I went over a few projects from my career and laid them out on a table so they were easy to reference. The table is set out so that each project is broken down into four parts: nugget — a one liner about the project — situation, action and result. I also tagged each project with some categories, as most projects can be brought up for more than one question.
This layout was really useful to me, especially having the information in order, so when it came to an interview situation where I might be quite nervous, I could start by reading out the information in front of me until I eased into the answer and could be a bit more articulate.
And now let's dig into the last bit, which is where the job applications are:
This is a simple board with the name of the company and where in the hiring process I am. But the way Notion works is that everything is a page, so each of those cards is a page where I take notes throughout the process with that company.
I start before I even apply by getting my prep organised. At that stage, I typically look at:
- The job listing itself, and check it aligns with what I want. I like to download a copy as a PDF, since some companies take down the listing page once they get enough applications in.
- The company values, to ensure they align with mine.
- The progression framework, if they have a public one, to see what they expect of the level I’m applying for, and where I think I’d place myself, which might help when negotiating an offer.
- Their tech blog, as it usually has a good amount of information about the tech they use and how their systems are built, and sometimes even about their hiring process and what they look for in engineers.
Then, throughout the interviews I note down answers to the questions I ask and any other information that might help me make a decision at a later stage. I also make a note of any feedback I get from the interviewers, and offer details if I get one.
3. Execute, slowly
With all the prep out of the way, it’s time to put it in motion!
As I said earlier in this post, I wanted to go through this job search without feeling overwhelmed, so when it came to actually applying for jobs, instead of applying for all the jobs at once, I decided to choose three companies I really liked and start with those. If that didn’t work out, I’d select another three, and so on. That way, you can reap the benefits of being in more than one process at once — such as buying yourself some time, or leveraging other offers when negotiating — without making it too stressful for yourself.
I also spaced out the interviews a fair bit. Instead of taking a week off work and clumping all my interviews together, I took every Monday off in a month and made those my interview days.
That really helped me, as I had at most two interviews in a week, and it gave me time between those to rest and prepare.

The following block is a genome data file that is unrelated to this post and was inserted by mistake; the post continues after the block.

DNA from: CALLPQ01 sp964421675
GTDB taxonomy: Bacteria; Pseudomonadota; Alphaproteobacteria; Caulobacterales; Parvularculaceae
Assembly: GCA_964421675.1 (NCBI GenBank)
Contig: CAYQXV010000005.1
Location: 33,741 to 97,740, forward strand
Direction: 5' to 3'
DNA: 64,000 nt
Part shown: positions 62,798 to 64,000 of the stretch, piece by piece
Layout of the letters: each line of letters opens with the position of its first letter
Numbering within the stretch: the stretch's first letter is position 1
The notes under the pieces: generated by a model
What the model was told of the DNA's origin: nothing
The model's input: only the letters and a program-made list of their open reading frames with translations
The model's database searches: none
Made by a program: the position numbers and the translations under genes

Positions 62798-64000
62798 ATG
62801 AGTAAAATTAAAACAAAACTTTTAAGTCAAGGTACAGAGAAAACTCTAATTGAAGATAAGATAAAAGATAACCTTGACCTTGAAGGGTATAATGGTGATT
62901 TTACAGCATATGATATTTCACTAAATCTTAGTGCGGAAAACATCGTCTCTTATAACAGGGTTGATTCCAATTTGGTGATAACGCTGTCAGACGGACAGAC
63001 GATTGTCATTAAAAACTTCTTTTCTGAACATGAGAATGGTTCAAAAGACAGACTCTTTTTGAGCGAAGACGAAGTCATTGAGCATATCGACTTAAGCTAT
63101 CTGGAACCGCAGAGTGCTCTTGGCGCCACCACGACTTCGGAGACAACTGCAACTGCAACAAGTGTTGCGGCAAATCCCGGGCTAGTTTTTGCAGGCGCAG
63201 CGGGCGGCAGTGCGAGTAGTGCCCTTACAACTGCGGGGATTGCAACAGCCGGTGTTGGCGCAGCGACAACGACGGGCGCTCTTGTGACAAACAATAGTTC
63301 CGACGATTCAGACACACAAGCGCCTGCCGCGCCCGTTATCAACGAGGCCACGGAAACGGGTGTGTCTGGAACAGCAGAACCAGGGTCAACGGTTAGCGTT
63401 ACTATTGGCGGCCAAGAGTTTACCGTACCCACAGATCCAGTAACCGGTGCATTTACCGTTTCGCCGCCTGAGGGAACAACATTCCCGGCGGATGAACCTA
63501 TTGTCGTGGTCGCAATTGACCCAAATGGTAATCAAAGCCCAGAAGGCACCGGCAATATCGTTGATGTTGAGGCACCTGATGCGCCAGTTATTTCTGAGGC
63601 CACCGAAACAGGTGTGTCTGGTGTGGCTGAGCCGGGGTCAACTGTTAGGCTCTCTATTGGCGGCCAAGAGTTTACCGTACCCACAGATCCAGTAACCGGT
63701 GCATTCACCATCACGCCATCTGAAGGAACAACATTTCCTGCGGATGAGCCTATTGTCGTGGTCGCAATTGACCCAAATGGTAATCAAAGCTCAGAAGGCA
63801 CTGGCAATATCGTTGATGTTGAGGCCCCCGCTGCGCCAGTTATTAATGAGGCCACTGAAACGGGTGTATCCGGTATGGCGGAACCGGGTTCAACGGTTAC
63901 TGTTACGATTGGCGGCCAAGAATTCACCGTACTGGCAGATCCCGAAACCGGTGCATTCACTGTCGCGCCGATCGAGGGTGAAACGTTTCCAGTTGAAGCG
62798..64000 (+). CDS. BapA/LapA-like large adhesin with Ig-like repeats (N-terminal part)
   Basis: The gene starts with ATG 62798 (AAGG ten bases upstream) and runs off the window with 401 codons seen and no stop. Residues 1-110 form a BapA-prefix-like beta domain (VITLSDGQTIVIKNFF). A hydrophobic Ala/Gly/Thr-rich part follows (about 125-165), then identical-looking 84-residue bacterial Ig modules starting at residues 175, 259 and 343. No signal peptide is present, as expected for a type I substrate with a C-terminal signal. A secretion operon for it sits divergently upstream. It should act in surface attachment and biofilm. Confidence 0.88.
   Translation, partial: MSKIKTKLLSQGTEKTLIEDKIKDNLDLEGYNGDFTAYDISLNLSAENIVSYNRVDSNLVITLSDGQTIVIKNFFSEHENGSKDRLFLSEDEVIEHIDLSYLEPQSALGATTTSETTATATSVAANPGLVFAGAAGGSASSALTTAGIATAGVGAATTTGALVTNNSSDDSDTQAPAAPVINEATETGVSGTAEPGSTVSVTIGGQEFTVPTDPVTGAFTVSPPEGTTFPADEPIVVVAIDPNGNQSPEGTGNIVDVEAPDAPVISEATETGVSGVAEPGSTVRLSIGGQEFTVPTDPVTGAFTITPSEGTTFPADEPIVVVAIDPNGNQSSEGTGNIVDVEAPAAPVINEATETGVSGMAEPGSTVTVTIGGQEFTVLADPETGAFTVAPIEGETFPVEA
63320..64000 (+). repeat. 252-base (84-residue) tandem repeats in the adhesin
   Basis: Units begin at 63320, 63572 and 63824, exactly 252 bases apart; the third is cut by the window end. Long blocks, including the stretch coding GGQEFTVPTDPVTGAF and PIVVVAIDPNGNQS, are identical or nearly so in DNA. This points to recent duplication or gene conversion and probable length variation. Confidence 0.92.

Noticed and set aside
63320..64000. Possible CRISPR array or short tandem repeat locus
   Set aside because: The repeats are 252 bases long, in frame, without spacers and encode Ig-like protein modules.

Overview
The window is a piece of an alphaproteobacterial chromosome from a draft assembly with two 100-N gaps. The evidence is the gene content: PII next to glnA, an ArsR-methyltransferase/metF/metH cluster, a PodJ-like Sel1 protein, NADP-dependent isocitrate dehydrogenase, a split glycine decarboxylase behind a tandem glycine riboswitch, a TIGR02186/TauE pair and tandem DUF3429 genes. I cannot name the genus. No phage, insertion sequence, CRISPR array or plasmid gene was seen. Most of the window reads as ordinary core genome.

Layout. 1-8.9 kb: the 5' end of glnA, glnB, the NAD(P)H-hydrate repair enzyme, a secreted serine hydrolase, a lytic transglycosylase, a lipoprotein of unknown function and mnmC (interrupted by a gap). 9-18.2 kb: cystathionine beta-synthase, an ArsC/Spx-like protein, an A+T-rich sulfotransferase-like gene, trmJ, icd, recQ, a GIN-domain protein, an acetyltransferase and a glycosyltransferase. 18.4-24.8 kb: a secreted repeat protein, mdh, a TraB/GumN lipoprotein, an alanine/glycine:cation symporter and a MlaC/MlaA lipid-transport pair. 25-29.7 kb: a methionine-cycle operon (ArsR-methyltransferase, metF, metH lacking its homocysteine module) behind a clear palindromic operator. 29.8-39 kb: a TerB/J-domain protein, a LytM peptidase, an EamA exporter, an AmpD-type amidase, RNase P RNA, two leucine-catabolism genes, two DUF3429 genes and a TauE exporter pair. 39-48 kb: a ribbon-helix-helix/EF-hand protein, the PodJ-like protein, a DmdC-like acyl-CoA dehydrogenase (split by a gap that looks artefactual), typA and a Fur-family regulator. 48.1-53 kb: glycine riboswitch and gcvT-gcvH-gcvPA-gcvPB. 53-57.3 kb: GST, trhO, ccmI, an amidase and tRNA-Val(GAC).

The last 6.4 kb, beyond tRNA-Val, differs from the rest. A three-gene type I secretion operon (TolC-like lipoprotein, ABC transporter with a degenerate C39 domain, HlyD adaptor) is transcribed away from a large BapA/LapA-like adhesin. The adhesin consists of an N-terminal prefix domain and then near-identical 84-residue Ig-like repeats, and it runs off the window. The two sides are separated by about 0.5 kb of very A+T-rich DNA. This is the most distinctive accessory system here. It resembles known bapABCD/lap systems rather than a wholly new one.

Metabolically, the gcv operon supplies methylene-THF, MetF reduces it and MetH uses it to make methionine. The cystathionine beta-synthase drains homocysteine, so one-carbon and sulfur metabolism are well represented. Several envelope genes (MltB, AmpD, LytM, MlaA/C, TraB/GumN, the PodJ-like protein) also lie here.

Figure out what you’re worth
If you get asked what salary you want, you don’t have to answer, I promise. Hopefully the company will have shared the salary range on the job listing, but if they haven’t I recommend asking for it as early as you can, to avoid wasting both parties’ times on interviews, when they might not be able to offer what you want.
To figure out what you want, do some market research on what your skills and experience are worth. You can check public sources of salary information like levels.fyi or Glassdoor as a first port of call, but if you can, ask your peers and contacts what they make, as that can give you a better idea of how your skills relate to theirs and therefore how much you can ask for.
If it’s helpful at all to you, you can take a peek at my salary history.
Save your job listing
I mentioned earlier I like to save the job listing as a pdf in case it gets taken down during the interview process. It can also be immensely valuable after you get hired, as a measure of what you were originally asked to do when you joined the company.
So if you find that 18 months down the line your tasks and responsibilities have grown, but your title or salary hasn’t, you can have an informed conversation with your manager and ask for your compensation to be adjusted to match what you actually do.
Don’t be afraid to walk away
If at any point during an interview process, you realise you don’t want the job anymore, walk away from the process. You don’t need to go through with interviews to “be polite”.
Save yourself and the company the time and politely withdraw from the process. I promise it’s fine.
I didn’t think I had it in me to switch jobs last year, but I’m really glad I did, and without completely losing my sanity! I hope this helps you do that too, you got this 💪🏼
PS: here’s my Notion Job Hunting Kit Template, in case you want to use it too.